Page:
Stress Hormones, Children’s Cholesterol, and PCOS and Diet



8.0 CECs / Quiz

This 2 hour online presentation features the discussion of topics related to holistic health and nutrition. The presentation includes written transcripts for each topic as well as comprehensive linked references for further research.

Holistic Health and Nutrition Topics covered:

  • Getting Under Our Skin: BPA on Receipts
  • Checking Children’s Cholesterol
  • LDL Cholesterol and Heart Disease
  • Black Raspberry Supplements Tested
  • Animal Protein and Stress Hormones
  • Is Obesity Infectious?
  • How to Reduce Stroke Risk with Diet
  • Donating Blood to Prevent Heart Disease
  • Donating Blood to Prevent Cancer
  • Turmeric and Inflammatory Pseudotumor
  • Is Soy Good or Bad for Breast Cancer?
  • Breast Cancer Risk and Soy
  • Treating Endometriosis with Seaweed
  • Milk & Type 1 Diabetes
  • Meat & Type 1 Diabetes
  • Paratuberculosis in Meat
  • Miso Soup: Soy vs. Sodium
  • Marjoram for PCOS
  • Treating PCOS with Diet
  • How to Stop Hiccups
  • Strengthen the Mind-Body Connection
  • Do Vitamin C Supplements Prevent Colds?
  • Does Aspartame Cause Cancer?
  • Can Green Tea Help Prevent Cancer?
  • Can Green Tea Help Treat Cancer?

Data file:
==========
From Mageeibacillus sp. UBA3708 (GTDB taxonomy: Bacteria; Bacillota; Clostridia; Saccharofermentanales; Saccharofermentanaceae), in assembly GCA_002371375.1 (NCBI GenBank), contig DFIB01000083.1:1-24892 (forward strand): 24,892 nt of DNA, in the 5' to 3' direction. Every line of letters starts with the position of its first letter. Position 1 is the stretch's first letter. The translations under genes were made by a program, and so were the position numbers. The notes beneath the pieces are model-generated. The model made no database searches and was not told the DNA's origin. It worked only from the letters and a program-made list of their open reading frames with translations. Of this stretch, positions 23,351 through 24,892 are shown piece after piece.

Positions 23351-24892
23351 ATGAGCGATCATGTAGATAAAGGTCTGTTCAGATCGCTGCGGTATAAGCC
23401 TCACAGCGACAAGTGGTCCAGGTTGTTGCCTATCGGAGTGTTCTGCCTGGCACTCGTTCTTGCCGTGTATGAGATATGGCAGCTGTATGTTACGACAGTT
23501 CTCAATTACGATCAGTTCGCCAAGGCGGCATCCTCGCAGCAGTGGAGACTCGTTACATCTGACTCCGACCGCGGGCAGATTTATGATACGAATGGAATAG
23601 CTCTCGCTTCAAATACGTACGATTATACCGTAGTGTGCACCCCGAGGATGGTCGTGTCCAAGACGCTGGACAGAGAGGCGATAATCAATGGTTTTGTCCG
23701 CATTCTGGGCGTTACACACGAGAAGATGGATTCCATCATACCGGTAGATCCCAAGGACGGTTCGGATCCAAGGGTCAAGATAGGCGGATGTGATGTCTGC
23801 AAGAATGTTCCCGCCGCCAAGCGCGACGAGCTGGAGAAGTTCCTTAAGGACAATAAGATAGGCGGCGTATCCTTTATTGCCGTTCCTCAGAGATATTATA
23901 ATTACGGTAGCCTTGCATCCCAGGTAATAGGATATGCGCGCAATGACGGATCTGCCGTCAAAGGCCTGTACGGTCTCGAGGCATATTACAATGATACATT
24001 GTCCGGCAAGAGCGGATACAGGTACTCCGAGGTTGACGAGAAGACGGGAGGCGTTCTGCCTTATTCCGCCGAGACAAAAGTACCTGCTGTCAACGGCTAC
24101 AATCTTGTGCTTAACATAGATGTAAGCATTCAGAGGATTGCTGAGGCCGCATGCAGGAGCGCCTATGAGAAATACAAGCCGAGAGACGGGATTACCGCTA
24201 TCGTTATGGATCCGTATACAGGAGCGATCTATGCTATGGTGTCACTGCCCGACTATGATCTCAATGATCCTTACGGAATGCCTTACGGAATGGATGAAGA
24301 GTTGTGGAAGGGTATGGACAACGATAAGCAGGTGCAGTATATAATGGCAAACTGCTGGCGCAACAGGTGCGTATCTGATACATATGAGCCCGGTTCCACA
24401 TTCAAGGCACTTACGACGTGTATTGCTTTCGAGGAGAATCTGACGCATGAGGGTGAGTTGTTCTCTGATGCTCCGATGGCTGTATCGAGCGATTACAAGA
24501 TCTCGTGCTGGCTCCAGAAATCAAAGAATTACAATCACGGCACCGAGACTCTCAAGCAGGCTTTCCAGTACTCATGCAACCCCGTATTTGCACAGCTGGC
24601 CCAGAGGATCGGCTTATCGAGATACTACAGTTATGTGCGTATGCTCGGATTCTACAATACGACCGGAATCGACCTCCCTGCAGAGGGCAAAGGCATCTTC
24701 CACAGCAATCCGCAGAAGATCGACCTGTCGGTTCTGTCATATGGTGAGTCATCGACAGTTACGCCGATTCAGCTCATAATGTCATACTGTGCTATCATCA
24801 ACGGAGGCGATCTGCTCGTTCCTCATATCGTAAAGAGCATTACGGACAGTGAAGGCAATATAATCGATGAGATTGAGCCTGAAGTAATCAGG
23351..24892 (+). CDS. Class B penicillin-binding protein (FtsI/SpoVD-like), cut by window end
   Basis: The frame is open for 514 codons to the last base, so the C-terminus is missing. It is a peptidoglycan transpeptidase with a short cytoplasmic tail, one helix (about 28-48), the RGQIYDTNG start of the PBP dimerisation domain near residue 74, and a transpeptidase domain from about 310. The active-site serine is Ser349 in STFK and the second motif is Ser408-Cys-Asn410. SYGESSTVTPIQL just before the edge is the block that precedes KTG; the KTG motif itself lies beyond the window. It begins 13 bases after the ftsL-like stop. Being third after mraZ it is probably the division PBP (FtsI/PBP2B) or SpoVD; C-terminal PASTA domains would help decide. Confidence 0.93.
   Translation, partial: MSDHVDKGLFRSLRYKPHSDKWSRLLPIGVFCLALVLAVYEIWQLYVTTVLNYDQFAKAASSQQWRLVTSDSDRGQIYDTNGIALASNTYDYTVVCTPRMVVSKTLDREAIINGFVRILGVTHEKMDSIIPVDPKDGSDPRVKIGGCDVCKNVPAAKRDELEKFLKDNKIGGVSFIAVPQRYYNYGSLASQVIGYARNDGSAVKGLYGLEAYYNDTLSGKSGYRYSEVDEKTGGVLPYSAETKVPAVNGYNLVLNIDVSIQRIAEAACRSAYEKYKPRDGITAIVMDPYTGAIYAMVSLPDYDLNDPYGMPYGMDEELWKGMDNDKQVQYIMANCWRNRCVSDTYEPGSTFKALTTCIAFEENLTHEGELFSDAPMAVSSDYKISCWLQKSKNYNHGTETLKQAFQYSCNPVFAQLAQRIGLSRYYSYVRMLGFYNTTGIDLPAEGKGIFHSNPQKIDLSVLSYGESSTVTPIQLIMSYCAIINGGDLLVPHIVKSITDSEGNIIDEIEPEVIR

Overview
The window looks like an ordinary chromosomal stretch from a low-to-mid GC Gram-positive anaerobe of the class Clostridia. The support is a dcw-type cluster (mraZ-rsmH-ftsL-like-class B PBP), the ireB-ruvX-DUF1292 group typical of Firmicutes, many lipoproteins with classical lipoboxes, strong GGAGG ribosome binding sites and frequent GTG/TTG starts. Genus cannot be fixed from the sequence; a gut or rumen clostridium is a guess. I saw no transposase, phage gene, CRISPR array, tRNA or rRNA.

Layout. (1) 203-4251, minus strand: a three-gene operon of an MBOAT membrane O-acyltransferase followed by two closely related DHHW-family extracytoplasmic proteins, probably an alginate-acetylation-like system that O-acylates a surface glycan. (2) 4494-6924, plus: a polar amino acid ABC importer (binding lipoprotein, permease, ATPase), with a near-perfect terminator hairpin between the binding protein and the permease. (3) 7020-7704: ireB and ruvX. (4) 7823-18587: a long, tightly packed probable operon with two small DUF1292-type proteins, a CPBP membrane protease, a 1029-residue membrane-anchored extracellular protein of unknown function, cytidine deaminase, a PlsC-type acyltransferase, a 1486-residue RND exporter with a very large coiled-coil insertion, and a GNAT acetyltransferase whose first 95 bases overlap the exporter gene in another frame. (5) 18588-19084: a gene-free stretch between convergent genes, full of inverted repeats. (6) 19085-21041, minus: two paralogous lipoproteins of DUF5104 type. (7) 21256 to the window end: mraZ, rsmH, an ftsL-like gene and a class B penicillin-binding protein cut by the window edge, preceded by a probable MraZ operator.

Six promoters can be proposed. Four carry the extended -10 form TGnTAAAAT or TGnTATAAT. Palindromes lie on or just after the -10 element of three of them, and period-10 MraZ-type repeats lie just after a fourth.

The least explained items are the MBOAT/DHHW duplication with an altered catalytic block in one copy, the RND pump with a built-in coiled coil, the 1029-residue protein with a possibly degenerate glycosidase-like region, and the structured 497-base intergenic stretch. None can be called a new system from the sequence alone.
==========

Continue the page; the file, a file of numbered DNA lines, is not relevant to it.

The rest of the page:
• Supplement Industry & Carnitine/TMAO

Expanded Discussion Topics:

  • Checking Children’s Cholesterol
    Risk factors that correlate with the extent of such early lesions are the same risk factors that correlate with [heart attacks] later in life.” In other words, it’s the same disease, just in the early stages. Pathologists are seeing all this coronary artery disease in younger people and children.
  • Animal Protein and Stress Hormones
    A single meal high in animal protein can nearly double the level of stress hormone in the blood within a half hour of consumption—much more than a meal closer to the recommended level of protein. Give someone a meal of crabmeat, tuna fish, or cottage cheese, and the stress hormone levels shoots up.
  • Breast Cancer Risk and Soy
    Eating soy foods appears to protect against the cancer coming back. Women who ate the most soy had a 29% lower risk of dying from breast cancer, and a 36% lower risk of cancer recurrence. Soy food intake is associated with longer survival and lower recurrence among breast cancer patients. With an average intake of soy phytonutrients above 17 milligrams a day, which is about what’s found in a single cup of soy milk, the mortality of breast cancer may be able to be reduced by as much as 38%.
  • Treating PCOS with Diet 
    The highest AGE levels are found in broiled, grilled, fried, and roasted foods of mostly “animal origin.” Is it possible that this causal chain starts with a bad diet—like lots of fried chicken—which leads to obesity, which then, in turn, leads to PCOS?
  • Meat & Type 1 Diabetes 
    Studies that have followed thousands of “mother-child pairs” found that eating meat during breastfeeding was associated with an increased risk of both preclinical and full-blown type 1 diabetes by the time their child reached age 8. They thought it might be the glycotoxins—the AGEs found in cooked meat—that can be transferred through breastfeeding.

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